Freezer Food Friday

I know that doesn’t sound very appetizing, right? Well, darn straight. Because it’s not. And as such, it won’t be a regular thing.

Some frozen food is good. The music department at my daughter’s school sold pies as a fundraiser. Frozen pies. Really quite yummy frozen pies (for frozen pies). So we bought several and so did my mom. No complaints there.

Now that my mom doesn’t live just down the road, I have to wait for a weekend to bring her the three pies that she ordered. So all the pies are in our freezer — her three plus our three. More

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Confessions of a Working Mom

Dear anybody who was unlucky enough to stand too close to me yesterday. Sorry! I skipped my shower. Ran out of time.

I keep trying to get up earlier and earlier, and somehow there seems to be less and less time. So I used my morning for something other than bathing, OK? And I may or may not have skipped my shower the day before too. Who can say? Dry shampoo — you are my new best friend.

I also need to vent a little. Sometimes I get a little annoyed with stay-at-home moms who say they are so busy and have no time. In the past I even had one comment that I never did much. Really? I mean, I’m not saying you don’t do a LOT. I’m not saying that you don’t work hard. You do! Buy let’s try a little comparison.

Stay-at-home moms do: mom stuff, maintain their household, and volunteer stuff.

Working moms, especially work-out-of-the-house moms, do: mom stuff, try really hard to maintain their household, sometimes still manage to do volunteer stuff, and work an entire workweek out of the house.

Let’s say stay-at-home moms have an 80+-hour work week. I know. I know. Some of you would say the job never ends. It is 24-7. And that is true.

But working moms have all that PLUS a 40ish-hour-per-week job on top of it. Sometimes it’s more than 40 hours. And don’t forget drive time. Or the fact that grocery stores will have longer lines when we can be there.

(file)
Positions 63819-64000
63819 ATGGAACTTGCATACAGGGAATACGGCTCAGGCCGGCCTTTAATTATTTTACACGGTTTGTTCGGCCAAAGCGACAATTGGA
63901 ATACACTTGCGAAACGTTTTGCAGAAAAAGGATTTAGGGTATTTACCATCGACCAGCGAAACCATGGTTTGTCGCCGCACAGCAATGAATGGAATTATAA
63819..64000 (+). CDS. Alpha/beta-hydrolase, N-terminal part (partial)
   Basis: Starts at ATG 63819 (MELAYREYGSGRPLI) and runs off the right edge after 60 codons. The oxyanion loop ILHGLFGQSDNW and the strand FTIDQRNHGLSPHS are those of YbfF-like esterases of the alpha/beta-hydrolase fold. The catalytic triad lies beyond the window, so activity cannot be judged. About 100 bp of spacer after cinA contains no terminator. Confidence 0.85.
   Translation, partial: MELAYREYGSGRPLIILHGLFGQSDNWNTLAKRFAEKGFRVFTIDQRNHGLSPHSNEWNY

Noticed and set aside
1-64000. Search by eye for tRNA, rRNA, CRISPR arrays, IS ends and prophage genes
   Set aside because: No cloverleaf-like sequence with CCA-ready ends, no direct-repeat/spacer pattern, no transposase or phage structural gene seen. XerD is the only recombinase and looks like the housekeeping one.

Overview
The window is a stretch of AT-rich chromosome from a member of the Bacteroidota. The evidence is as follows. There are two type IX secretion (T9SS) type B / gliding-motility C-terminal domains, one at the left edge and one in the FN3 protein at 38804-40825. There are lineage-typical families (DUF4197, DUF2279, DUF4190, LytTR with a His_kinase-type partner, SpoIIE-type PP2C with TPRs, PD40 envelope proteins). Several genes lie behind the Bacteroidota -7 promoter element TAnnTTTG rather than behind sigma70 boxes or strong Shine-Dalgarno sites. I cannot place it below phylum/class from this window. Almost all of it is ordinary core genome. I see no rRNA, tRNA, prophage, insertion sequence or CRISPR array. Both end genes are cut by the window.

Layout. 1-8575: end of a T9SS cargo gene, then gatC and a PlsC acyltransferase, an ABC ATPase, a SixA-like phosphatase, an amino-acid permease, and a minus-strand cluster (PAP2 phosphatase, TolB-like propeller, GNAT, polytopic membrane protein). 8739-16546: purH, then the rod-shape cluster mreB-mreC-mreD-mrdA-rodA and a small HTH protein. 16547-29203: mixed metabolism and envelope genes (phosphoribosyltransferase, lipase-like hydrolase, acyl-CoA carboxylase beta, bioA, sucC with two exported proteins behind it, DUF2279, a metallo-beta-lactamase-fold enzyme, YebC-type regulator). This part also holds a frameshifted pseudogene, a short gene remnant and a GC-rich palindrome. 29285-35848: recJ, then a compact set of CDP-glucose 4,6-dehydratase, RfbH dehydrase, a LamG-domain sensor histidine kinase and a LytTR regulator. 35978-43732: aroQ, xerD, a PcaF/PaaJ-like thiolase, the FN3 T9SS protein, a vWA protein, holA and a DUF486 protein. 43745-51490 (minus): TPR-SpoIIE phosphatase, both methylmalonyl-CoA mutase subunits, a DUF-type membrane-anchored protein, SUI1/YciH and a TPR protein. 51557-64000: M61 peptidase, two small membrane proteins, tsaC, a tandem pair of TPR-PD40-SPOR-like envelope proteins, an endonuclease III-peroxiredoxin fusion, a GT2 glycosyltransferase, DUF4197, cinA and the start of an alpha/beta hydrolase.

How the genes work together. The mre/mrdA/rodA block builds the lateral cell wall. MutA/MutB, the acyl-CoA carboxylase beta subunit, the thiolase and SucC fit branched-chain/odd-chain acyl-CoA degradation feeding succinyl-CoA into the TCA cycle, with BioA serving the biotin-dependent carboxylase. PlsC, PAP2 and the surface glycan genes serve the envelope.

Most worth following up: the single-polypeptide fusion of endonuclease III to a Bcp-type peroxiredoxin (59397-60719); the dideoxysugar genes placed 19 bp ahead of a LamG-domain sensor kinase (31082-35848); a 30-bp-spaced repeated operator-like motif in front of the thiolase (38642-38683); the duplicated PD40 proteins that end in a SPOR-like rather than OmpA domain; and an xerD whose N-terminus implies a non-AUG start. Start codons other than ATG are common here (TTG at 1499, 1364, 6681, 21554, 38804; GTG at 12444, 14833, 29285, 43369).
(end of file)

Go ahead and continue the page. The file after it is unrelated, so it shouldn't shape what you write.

So stay-at-home moms just lop 40+ hours out of the middle of your week where you can’t do any housework and see how that goes. Trust me, you’ll find time for things that you never thought you could do. But there may not always be time for a shower.

And please do not tell me or treat me like I should hire help or quit my job. If i could hire help I would probably not bother with the 40ish-hour-a-week job (at least not as many hours of it).

Don’t get me wrong I really like my job. But it is also necessary.

My “help” comes in the form of a glass of wine at the end of the day. Yesterday, after working, shopping for groceries and Halloween costume supplies, and feeding my family, I was too tired for that glass of wine. Since I missed it last night, I thought about having it when I got up this morning at 4:50 AM — it’s still kind of nighttime, right? I needed to try to put away some groceries that, sadly, did not put themselves away as I slept. That glass of wine will have to wait. I’m pretty darn determined to get that shower in!

I might even wear jewelry to work today. I always try for earrings because I look more professional, and I can put them in my pocket as I leave the door and then pop them on at a stoplight. I have gotten really good at doing a lot of things at stoplights. But necklaces don’t always happen. Necklaces or bracelets with a clasp are even less likely to happen. So pasta necklace with a 30″ inch cord, you are good to go. Unless you get tangled with something else. In which case, sayonara.

Pretty, hand-beaded 16″ necklace and lovely amethyst bracelet with a safety clasp, I am sorry. I know I’ve been neglecting you. I swear I will wear you again. You are beautiful! Always believe that. But I am much more likely to wear necklaces that are long enough that I can just put them over my head. Presto, jewelry!

So yes, stay-at-home moms, you work. You do get busy. I’ll get over the fact that “busy” may include lunch with friends at the local artisan pizza place. I still love you. I appreciate you a lot. I know you volunteer for the kids more than I do. I really hope I didn’t stand too close to any of you yesterday and cause any olfactory discomfort. I could use one of you in our house.

But right now it’s 6:25. My daughter’s alarm is ringing. We need to get going. The time that I’ve used to write this blog entry has been stolen from laundry time and maybe from drinking that glass of wine, but hopefully NOT from the shower. I really NEED that shower.

Dirty Laundry Come Clean: A Homemade Laundry Detergent Recipe

Several weeks ago I blogged a comparison of Fels Naptha and Zote laundry bar soaps. That’s here:

BAR FIGHT: Fels Naptha vs Zote Laundry Bar Soap.

Since then I’ve experimented with small batches of homemade laundry detergent. I’m really impressed with how well it cleans! And it doesn’t make my skin itch.

I’ve seen a lot of recipes for both powder and liquid versions. From my little batches I’ve found a couple of things that work well for me.